The Country Land and Business Association (CLA) has welcomed the Government’s announcement of a new £3 million programme to reduce ammonia emissions from agriculture in England.
The Catchment Sensitive Farming partnership between Defra, the Environment Agency and Natural England will support farmers to take action to reduce harmful ammonia emissions.
The CLA represents 30,000 landowners, farmers and rural businesses.
CLA President Tim Breitmeyer said:
“Farmers and landowners play a unique and crucial role in protecting and enhancing the environment, both through expert management of the land and also by reducing the environmental impact of agriculture. The industry is working hard to reduce ammonia emissions and we welcome the support this new programme will provide to ensure the environmental impact is reduced while not compromising productive output.
“The post-Brexit payment for public goods approach must create a workable framework for food production to go hand in hand with environmental enhancement. The CLA’s proposed Land Management Contract system sets out how the payment for public goods approach can enable landowners and farmers to deliver a greater range of benefits to society and to the environment, including air quality improvement.”
Ammonia gas can travel lengthy distances, be damaging to the environment, and combine with other pollutants to form particulates, which can be harmful to human health.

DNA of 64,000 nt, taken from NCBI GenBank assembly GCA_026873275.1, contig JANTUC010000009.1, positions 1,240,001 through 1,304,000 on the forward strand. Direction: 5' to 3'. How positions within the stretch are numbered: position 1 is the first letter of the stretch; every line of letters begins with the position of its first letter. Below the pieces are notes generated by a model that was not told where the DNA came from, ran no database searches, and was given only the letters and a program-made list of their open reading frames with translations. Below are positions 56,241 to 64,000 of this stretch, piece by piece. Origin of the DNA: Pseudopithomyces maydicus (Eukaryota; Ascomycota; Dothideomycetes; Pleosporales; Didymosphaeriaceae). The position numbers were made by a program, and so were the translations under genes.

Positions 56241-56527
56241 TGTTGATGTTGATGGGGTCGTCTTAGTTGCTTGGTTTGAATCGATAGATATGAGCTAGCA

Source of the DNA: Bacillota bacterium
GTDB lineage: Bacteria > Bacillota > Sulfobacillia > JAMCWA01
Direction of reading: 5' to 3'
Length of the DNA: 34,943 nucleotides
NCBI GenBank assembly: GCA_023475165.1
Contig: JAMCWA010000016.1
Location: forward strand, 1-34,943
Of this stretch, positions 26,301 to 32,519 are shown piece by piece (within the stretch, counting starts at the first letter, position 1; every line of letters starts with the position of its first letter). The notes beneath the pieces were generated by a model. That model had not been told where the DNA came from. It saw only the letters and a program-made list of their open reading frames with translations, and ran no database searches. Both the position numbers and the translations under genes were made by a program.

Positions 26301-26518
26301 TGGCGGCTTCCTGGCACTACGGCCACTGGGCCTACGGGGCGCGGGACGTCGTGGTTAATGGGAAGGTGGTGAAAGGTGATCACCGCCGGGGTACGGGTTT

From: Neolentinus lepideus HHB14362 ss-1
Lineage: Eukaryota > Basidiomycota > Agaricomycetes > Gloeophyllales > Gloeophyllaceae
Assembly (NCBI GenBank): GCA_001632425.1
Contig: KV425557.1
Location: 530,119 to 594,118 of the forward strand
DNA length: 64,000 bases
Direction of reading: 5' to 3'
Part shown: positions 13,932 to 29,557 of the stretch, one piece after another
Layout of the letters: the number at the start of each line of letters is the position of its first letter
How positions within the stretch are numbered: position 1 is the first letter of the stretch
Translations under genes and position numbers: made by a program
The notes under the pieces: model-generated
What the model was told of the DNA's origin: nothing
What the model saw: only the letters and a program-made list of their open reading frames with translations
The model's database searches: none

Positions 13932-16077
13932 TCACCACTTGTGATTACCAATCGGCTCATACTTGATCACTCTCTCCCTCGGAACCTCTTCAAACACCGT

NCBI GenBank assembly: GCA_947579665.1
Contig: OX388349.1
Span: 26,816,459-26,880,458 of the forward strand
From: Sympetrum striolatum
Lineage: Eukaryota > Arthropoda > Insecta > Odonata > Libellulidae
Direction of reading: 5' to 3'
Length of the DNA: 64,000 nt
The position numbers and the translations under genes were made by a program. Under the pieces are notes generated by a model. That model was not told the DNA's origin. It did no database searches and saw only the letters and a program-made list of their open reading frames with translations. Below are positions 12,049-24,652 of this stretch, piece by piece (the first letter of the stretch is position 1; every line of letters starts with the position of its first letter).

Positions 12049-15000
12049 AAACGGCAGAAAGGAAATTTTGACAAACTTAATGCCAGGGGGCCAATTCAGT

The money will fund a team of specialists who will work with farmers and landowners to implement the measures to reduce their ammonia set out in the new Code of Good Agricultural Practice (COGAP) for Reducing Ammonia Emissions.
The team will provide training events, tailored advice, individual farm visits and support with grant applications.
Farming Minister George Eustice said:
“There is growing evidence that ammonia emissions can have significant impacts to parts of our environment so we want to help farmers play their part in reducing them.
“The specialist team of advisers leading this project can advise farmers on steps they can take, such as improved slurry handling facilities, and grants are available where investment is required.”
The announcement comes less than a week after the unveiling of the government’s Agriculture Bill. To replace the Common Agricultural Policy, a new system will reward farmers for “public goods”, which includes taking action to improve air and water quality and soil health.